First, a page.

Antarctic lichens: A new window to address multidrug-resistant bacteria

Antarctic lichens: A new window to address multidrug-resistant bacteria

The different territories of our country hide great scientific mysteries. Lagoons, deserts and glaciers are some of the environments that could be safeguarding the lives of plants, animals and microorganisms capable of, for example, slowing down the onset of diseases such as cancer.

In this sense, science plays a fundamental role, as it allows us to discover the properties of certain organisms that develop in very hostile environments and that have developed characteristics that allow them to survive in them. Scientific research is essential to what Chile will be of the future, as it could change aspects ranging from public health to productive matter.

An example of this search for new properties of living organisms is that carried out by Dr. Angélica Casanova-Katny, researcher at the Catholic University of Temuco, and who, through her studies in climate change, came to research in algae and fungal ecophysiology, where she became interested in an organism born among the symbiosis of both : lichen.

"Together with Dr. Gerardo González Rocha, of the University of Concepción, we began the first surveys of which molecules of lichens might have biological activity, managing previous history where it was evident that they generally produce more than 700 molecules, many of them bioactive. This means that they possess a high rate of molecules with antioxidant or uv-protective properties that could be anticancer. Lichens also synthesize molecules that inhibit the growth of bacteria.

Under this scenario, and focusing her efforts on understanding the molecules that inhibit the development of bacteria, Dr. Casanova, became interested in the lichens of Antarctica. Territory where they dominate the terrestrial biota with more than 300 species in question. "We chose this area because we thought that Antarctic lichens should have extreme capabilities, those that are related to the production of interesting secondary metabolites, that facilitate adaptation here, and that they are also synthesized not only against abiotic factors, but also, to defend themselves from competitors in a resource-constrained polar ecosystem. Among them are uric acid," explains Dr Casanova.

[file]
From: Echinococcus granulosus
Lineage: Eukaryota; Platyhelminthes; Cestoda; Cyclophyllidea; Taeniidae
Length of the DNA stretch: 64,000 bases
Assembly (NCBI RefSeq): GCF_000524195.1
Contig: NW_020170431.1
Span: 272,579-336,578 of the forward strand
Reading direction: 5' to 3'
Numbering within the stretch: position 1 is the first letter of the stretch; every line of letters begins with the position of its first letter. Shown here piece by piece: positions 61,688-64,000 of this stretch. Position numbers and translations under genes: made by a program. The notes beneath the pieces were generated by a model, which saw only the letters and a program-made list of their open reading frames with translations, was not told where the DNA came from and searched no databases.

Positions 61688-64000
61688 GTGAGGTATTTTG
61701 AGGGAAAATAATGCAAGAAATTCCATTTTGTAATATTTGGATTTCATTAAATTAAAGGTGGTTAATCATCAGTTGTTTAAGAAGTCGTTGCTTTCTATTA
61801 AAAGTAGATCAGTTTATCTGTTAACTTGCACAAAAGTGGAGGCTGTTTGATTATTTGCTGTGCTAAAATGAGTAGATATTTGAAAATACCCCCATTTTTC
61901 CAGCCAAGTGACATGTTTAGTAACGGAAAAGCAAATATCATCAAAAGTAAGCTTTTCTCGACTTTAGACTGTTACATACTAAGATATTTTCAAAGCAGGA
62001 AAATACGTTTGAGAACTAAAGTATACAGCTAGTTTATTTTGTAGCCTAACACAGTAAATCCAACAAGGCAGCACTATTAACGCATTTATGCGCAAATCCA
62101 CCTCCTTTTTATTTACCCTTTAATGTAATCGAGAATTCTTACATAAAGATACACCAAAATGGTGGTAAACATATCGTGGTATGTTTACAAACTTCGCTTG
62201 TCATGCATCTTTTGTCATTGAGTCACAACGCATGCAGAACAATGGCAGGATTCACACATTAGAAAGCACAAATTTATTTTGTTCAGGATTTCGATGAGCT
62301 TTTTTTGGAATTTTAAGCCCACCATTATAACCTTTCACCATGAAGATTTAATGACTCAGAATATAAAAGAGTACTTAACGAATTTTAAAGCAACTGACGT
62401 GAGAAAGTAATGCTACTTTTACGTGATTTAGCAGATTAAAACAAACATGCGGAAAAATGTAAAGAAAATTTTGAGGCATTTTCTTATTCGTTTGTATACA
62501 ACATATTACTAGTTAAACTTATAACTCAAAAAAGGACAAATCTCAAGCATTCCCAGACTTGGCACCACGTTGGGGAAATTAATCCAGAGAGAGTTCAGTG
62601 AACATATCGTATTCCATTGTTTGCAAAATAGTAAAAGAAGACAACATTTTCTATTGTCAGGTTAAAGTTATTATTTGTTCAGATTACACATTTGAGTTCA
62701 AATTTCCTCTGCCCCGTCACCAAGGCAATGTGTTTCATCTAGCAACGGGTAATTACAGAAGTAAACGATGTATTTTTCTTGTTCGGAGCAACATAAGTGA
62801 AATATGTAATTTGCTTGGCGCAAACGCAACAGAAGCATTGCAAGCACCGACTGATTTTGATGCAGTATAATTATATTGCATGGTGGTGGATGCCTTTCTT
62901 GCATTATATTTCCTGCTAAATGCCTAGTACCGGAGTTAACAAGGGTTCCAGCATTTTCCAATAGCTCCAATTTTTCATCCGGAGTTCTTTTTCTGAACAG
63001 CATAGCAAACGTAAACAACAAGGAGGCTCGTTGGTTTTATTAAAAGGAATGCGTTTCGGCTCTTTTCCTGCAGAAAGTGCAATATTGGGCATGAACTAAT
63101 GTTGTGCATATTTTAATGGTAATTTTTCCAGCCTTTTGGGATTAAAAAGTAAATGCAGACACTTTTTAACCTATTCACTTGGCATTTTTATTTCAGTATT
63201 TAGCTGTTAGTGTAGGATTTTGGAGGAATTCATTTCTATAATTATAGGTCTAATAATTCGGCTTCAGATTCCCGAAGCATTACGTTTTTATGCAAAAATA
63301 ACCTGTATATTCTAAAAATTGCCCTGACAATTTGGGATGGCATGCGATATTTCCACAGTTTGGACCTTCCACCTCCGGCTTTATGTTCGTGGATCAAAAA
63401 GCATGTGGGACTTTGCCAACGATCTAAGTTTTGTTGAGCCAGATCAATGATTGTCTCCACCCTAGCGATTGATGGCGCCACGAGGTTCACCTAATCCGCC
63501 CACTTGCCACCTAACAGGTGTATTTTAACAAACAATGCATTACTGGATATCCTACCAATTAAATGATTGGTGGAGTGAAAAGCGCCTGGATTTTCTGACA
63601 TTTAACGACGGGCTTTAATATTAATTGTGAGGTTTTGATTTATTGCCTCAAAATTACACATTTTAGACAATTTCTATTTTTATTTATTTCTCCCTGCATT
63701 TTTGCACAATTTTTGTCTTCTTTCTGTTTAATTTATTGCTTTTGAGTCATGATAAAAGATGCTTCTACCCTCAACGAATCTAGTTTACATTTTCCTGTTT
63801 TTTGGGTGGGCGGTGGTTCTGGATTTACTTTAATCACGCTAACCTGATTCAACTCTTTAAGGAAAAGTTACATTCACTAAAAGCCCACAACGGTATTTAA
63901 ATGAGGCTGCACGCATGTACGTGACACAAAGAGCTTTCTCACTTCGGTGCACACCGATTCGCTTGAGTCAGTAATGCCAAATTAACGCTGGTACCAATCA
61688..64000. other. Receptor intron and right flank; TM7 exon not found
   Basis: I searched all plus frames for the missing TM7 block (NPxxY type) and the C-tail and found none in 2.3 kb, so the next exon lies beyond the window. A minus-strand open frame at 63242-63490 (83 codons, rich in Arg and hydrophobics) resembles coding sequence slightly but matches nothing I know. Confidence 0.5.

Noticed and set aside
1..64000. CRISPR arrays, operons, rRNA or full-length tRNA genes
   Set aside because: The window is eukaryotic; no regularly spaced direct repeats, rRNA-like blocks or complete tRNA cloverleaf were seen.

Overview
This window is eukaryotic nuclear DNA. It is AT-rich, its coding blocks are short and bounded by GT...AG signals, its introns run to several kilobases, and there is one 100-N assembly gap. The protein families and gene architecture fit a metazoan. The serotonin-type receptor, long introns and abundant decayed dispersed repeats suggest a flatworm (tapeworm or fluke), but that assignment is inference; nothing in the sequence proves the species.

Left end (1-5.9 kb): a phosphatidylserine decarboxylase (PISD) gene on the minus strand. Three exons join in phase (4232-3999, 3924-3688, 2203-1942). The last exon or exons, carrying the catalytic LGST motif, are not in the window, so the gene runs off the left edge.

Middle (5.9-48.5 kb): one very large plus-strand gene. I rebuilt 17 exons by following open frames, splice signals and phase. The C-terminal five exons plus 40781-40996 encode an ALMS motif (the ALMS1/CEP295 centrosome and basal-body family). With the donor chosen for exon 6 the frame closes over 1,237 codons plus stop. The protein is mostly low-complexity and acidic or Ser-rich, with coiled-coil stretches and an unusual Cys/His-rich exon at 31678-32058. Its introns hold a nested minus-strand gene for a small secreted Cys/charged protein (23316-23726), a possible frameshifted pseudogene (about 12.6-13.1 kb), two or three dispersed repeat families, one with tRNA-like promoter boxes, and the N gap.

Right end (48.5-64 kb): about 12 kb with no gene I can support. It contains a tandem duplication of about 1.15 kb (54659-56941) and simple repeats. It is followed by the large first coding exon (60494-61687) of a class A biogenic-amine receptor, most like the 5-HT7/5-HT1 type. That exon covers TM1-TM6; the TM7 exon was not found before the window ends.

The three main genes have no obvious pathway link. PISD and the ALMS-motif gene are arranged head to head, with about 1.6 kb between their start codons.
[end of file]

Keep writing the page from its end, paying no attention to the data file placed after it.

Uric acid is a very potent molecule that has several antioxidant activities. The interesting thing about her applicability in Dr. Casanova's research is that her action is being tested on multi-resistant bacteria from Chilean hospitals, such as Staphylococcus aureus. "We tested it with this strain and it generates a decrease in the development of this bacterium. This is very important, since today there are many bacteria that have become resistant to antibiotics, especially those that inhabit intrahospital spaces, so they attack immunocompromised people, who are made even more difficult to treat, which results in the cost of disease being very high. On the other hand, we first found in an Antarctic species, a molecule called Atranol, which was obtained in an endemic lichen, the ""Himantormia lugubris".

In this sense, looking for new bioactive molecules, that help counterattack other microorganisms, or that have potential use as an anticancer or as sunscreen, to name a few examples, is so relevant. Since it makes us realize that a myriad of molecules can be found in nature that exceed the human imagination, and knowing them opens up possibilities for artificially synthesizing them," he explains.

Under this logic, the professional adds: "The idea is to obtain and know this variability of molecules, to use them as a basis to generate new ones, since today we no longer use the paradigm of exploiting the natural resource, but to know and preserve it. To the extent that we know that lichens provide us with active molecules, we have more reason to contribute to ecosystem conservation, thinking that in Chile more than 1400 species of lichens have been described, and that there is practically no research on them, except what researchers from the dr. Wanda Quilhot group have done in Valparaiso. I mean, as scientists we're right with lichens."

On the other hand, and in relation to the serious problem of multi-resistant bacteria, Dr Casanova-Katny says, "The serious problem in today's society is that antibiotics have been used for decades for viral colds. In that sense, I believe that the perspective should change and that is part of informing the community on the subject. There must be a cultural change in which the specificity of antibiotics is emphasized. because while there is research like ours, which aims to contribute to the generation of new drugs with new molecules, we know that this is a long-breathing process, so for now we must try to curb resistance with responsible use of antibiotics," he concludes.

Source: 4ID/CONGRESS, All rights reserved. ®
Journalist:Patricio Grunert Alarcón. ®

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Quote as source a: 4ID-CONGRESS® /Patricio Grunert Alarcón, All rights reserved. ®